4

I would start with explaining random walk (this should be fairly simple) and then making a connection to heat equation in discrete time. This paper is doing exactly this and by leaving out technicalities you should make this pretty intuitive for students. Basically the intuition is as follows: At each integer time unit, the heat at each point is spread ...


4

Check Noncommutative Geometry and Stochastic Calculus: Applications in Mathematical Finance


4

There are plenty of books on portfolio issues built according to formula "some theory + some R code (or Matlab, or S - which is very similar to R)". See for example Pfaff B. Financial Risk Modelling and Portfolio Optimization with R.// 2013. Best M.J. Portfolio Optimization. Chapman & Hall, 2010. W├╝rtz D. et al. Portfolio Optimization with ...


4

Introductory: "Introduction to the Mathematics of Financial Derivatives"; Salih Neftci More mathematical: "Stochastic Calculus for Finance I and II"; Steven Shreve


3

I have come across 2 markets where rates can be negative: Inflation protected bonds. These bonds are pricd with real interest rates. You can think of them as (this is the Fisher equation: $$ r = n - i $$ where $r$ is the real interest rate and $n$ is then nominal interest rate (the normal one) and $i$ is the (estimated or priced) inflation. Real rates for ...


3

I wouldn't put too much faith in IBES forecasts. You may remember this situation: http://papers.ssrn.com/sol3/papers.cfm?abstract_id=889322 (In case the above link doesn't work, Google "Rewriting History Alexander Ljungqvist"). You'll find lots of excuses for worthless forecasts: http://www.princeton.edu/~hhong/rje-analyst.pdf Below is a graph that I ...


3

Here are a few more papers about MCMC and alike methods for derivative pricing and co. : Blanchet-Scalliet, Patras - Counterparty risk valuation for CDS Jasra, Del Moral - Sequential Monte Carlo Methods for Option Pricing Frey, Schmidt - Filtering and Incomplete Information in Credit Risk Peters, Briers, Shevchenko, Doucet - Calibration and Filtering for ...


3

Good leveraged loan tutorials are few and far between. I've looked far and wide, and the best I ever found was a leveraged loan handbook published by citigroup (by William Deitrick) in 2006 which is free for clients. Citi and Barclays also have two decent (but very different) bank loan models. For Citi, search for Terry Benzschawel. For Barclays, look in ...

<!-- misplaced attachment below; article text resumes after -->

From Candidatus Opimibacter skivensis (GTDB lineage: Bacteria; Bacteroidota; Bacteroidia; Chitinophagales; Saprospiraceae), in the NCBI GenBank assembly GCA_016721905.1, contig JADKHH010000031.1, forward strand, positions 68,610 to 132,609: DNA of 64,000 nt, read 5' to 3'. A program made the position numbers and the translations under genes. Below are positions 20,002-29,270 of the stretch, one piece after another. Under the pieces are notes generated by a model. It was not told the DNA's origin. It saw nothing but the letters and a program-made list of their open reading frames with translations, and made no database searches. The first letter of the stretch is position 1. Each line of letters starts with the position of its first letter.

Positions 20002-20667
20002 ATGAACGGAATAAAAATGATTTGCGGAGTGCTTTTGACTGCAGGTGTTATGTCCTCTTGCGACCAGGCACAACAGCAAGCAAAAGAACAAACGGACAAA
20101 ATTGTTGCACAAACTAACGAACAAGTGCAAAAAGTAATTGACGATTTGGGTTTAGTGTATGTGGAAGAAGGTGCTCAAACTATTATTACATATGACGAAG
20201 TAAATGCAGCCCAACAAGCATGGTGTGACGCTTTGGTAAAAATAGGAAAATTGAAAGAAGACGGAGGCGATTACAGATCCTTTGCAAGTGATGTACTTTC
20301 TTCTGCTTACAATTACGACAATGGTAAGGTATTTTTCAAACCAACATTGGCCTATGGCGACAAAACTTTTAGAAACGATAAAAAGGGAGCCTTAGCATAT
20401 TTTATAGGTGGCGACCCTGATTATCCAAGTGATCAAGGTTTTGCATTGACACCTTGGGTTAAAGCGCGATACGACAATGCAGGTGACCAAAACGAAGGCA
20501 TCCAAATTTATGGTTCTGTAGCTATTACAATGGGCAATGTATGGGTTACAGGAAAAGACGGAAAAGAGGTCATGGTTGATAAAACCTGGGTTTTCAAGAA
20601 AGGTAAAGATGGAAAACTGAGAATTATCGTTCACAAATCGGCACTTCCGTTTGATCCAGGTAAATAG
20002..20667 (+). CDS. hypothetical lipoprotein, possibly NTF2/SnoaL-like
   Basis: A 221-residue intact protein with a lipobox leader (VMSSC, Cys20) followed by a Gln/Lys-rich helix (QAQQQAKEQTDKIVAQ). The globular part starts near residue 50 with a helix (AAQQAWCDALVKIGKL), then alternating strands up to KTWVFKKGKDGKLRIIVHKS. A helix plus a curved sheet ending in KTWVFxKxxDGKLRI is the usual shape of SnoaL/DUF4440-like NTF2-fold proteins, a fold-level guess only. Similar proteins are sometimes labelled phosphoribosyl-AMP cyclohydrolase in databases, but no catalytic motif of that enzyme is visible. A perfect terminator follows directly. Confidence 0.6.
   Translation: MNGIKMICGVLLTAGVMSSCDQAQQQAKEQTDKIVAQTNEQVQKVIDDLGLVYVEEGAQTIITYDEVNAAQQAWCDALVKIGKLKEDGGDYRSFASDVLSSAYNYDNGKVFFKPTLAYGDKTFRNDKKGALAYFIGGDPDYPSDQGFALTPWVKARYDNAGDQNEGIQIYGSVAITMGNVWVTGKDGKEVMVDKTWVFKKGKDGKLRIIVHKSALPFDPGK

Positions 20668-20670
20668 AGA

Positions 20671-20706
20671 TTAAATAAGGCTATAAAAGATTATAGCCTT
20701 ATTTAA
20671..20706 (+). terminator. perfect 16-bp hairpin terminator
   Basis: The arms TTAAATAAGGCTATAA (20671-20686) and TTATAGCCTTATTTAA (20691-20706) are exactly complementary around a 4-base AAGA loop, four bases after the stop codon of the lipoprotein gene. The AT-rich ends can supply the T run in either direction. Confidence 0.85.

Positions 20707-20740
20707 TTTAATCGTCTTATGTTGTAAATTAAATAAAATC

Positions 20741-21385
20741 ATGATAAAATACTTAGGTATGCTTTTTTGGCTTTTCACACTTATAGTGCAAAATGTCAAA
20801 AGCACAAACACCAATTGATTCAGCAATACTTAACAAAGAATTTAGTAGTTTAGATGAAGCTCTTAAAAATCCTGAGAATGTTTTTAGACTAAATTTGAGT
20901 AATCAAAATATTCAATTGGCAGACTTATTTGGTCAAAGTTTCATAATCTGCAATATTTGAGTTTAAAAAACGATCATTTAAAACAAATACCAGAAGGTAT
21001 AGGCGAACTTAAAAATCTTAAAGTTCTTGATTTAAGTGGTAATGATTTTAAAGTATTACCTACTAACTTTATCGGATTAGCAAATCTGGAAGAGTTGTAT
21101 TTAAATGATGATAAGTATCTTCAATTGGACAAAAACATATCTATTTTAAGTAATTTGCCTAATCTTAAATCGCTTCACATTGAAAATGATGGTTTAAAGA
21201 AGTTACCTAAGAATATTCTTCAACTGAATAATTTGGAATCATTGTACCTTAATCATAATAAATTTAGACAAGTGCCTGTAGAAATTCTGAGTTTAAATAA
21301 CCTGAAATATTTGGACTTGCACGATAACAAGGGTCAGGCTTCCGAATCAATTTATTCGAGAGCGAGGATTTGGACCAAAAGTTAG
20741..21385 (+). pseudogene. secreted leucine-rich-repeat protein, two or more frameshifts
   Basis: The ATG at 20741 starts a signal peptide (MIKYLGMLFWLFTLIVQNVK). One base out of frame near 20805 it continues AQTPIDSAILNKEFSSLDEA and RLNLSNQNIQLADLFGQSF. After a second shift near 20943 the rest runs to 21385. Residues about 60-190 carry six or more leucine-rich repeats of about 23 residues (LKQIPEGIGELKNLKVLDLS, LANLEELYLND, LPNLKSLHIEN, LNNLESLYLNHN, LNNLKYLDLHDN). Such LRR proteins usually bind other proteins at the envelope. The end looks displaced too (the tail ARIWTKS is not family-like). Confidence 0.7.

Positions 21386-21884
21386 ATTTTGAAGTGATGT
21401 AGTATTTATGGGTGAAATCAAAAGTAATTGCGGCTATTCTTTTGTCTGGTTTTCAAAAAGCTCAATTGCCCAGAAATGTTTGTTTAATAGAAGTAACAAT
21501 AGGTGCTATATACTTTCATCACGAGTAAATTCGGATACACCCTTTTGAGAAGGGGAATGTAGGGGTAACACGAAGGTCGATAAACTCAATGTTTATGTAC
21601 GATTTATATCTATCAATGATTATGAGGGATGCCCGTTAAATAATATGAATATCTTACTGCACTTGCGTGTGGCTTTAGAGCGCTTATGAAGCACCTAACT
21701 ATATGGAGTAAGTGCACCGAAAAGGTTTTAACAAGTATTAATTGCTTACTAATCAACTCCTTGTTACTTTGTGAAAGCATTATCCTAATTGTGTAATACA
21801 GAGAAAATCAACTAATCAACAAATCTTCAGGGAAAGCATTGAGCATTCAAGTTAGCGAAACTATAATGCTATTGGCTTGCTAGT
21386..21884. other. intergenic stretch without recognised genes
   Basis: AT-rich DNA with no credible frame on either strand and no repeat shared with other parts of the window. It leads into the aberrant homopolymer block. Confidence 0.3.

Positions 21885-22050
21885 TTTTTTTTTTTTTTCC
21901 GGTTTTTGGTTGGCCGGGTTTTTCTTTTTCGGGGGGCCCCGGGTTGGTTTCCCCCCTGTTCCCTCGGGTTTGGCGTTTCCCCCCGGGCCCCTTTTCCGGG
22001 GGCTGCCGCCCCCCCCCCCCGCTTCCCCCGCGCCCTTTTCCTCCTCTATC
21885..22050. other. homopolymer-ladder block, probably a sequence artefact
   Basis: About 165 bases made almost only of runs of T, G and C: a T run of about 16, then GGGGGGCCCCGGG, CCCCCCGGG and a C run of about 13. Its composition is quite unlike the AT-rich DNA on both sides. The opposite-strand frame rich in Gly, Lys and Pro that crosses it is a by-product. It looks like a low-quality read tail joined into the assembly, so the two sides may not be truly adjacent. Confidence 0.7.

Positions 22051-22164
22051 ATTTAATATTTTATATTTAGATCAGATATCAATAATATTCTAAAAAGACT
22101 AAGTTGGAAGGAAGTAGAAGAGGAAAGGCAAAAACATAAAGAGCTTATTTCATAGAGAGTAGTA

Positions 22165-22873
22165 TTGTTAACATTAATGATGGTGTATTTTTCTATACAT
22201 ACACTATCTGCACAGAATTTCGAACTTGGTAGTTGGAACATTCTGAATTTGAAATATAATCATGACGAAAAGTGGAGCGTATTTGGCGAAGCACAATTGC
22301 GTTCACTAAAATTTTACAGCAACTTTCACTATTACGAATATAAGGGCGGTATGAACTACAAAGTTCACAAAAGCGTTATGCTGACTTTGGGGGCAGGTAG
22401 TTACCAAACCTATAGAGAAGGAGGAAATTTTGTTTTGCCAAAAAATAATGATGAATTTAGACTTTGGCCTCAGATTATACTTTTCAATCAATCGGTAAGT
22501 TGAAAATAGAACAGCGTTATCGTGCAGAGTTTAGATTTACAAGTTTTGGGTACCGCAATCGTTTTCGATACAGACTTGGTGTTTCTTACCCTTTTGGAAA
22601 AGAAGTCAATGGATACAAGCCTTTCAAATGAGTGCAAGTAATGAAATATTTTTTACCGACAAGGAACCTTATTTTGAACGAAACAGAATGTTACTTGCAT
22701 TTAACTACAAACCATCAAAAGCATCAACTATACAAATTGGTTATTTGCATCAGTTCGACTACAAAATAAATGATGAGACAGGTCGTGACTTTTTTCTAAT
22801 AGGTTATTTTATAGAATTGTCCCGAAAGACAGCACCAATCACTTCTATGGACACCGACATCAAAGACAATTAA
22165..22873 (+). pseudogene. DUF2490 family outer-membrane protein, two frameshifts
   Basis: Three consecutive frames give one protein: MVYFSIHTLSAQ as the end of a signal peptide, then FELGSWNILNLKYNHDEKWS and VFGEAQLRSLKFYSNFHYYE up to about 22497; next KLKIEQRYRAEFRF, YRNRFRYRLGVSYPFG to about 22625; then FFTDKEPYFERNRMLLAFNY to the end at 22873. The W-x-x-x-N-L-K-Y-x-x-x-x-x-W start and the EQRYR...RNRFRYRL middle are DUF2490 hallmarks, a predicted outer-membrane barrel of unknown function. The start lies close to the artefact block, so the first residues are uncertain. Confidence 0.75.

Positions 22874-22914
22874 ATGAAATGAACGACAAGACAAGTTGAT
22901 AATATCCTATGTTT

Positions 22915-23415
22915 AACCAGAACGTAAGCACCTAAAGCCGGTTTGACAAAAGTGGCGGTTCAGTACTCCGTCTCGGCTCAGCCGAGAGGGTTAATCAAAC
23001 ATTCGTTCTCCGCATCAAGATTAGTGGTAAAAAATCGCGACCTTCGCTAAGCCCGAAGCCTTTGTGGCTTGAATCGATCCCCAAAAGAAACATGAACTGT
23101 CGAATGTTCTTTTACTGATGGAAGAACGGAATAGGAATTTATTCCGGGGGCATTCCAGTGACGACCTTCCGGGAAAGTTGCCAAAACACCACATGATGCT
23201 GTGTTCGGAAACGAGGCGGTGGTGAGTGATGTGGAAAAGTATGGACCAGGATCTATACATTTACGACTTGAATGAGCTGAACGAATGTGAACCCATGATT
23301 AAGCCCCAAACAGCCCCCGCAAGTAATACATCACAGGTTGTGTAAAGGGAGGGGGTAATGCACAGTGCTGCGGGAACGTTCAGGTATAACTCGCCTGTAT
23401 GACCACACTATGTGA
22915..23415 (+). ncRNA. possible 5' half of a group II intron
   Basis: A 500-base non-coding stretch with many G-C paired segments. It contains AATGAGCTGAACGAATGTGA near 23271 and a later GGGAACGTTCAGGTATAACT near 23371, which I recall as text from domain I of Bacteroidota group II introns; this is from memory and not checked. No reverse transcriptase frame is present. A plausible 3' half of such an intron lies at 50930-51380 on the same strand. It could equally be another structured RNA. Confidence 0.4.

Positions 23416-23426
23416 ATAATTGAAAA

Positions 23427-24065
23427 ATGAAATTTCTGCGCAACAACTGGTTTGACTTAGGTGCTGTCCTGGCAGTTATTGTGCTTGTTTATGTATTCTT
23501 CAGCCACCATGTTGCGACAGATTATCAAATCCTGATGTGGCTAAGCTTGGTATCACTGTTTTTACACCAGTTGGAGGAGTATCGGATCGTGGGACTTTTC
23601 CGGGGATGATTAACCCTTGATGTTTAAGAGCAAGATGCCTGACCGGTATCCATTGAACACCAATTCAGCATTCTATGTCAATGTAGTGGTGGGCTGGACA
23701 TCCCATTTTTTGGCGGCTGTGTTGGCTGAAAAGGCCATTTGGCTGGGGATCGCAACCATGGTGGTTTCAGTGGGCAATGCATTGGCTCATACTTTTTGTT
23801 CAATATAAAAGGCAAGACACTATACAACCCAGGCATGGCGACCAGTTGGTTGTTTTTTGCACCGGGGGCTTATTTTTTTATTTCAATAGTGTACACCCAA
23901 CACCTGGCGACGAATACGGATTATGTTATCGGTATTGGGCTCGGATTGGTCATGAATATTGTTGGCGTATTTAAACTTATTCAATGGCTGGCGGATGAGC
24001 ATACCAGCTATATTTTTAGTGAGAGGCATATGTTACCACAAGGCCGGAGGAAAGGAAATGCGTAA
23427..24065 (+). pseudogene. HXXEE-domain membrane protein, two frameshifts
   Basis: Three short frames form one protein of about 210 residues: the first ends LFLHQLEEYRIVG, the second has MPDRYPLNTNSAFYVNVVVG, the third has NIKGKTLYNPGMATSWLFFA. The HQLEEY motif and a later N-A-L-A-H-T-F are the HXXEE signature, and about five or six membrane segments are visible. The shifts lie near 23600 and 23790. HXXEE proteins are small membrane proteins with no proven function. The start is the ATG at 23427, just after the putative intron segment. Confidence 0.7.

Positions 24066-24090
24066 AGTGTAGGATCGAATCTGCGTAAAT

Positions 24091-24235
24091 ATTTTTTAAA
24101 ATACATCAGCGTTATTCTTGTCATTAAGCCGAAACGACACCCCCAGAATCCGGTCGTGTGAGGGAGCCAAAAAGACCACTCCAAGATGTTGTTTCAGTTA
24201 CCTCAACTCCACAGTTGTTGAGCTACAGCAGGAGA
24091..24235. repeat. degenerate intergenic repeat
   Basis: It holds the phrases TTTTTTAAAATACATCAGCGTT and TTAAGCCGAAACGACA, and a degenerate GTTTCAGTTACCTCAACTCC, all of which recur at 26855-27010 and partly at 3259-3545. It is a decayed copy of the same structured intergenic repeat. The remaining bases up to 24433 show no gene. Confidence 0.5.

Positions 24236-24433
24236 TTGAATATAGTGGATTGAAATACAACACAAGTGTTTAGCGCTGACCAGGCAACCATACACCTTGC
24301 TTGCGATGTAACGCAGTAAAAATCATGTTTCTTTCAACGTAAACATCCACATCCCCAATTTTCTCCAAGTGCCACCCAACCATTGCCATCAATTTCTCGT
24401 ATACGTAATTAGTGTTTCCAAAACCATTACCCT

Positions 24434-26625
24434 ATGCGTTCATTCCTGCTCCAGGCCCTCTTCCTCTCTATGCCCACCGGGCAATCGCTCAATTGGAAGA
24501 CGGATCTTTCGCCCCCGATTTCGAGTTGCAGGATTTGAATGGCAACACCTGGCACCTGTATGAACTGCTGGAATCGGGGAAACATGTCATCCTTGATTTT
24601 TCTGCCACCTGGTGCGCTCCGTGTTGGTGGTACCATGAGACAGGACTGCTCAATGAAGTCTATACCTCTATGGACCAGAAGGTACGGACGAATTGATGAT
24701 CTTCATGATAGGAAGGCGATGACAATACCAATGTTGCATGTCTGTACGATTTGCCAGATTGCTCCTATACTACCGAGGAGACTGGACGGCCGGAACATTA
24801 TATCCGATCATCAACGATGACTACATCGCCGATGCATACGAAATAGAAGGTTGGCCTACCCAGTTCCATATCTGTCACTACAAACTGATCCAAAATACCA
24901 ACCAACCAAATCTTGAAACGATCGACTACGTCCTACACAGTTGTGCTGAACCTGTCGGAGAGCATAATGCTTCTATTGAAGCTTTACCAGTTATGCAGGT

3

Suppose that you have a model of returns, and a representative agent whose form of utility function you have specified right off the bat. This RA can be constructed, under conditions, from a population that is defined to have heterogeneous utility objectives. This is the problem of aggregation, and it's treated in every good asset pricing theory text (e.g. ...


3

A concrete example of negative forward rates is provided by the 3M CHF LIBOR futures. They're all trading above a price of 100, which implies negative forward rates. See the prices here. Despite the prices of the forwards, CHF libor hasn't actually fixed negative yet. But the forwards are certainly all below zero. Also, your formula for the forward rate ...


3

I would even stick to the original paper by Sharpe (1966): Mutual Fund Performance. The Journal of Business Vol. 39, No. 1, Part 2 pp.119--138 If you look at the numbers on Page 6 you can see that the funds sharpe ratios roughly are between $0$ and $1$. Since the Sharpe ratio already adjusts for the risk-free rate, you cannot really argue about its ...


3

Pardon the lack of an actual link, and the formatting, but in footnote 6 of "Alpha is Volatility times IC times Score", Grinold, Richard C., Journal of Portfolio Management, Summer 1994 v20 n4 p9(8), Grinold suggests that "a truly outstanding manager" might have an information ratio of 1.33: (6) A rough guideline for determining the required IC comes from ...


3

Perhaps check out Poti and Levich (2009), or in a different setting but from one of the same authors, Poti and Wang (2010) "The coskewness puzzle" in JBF. They directly address the issue of what level of SR is plausible.


3

I think this paper (which I skimmed once a long time ago and no longer have access to) may provide some insight: Cohen, Lauren, Karl B. Diether, and Christopher J. Malloy. "Shorting Demand and Predictability of Returns." Journal of Investment Management 7, no. 1 (2009): 36-52. It seems to consider stock loan fees which may be a proxy for "hard to borrow".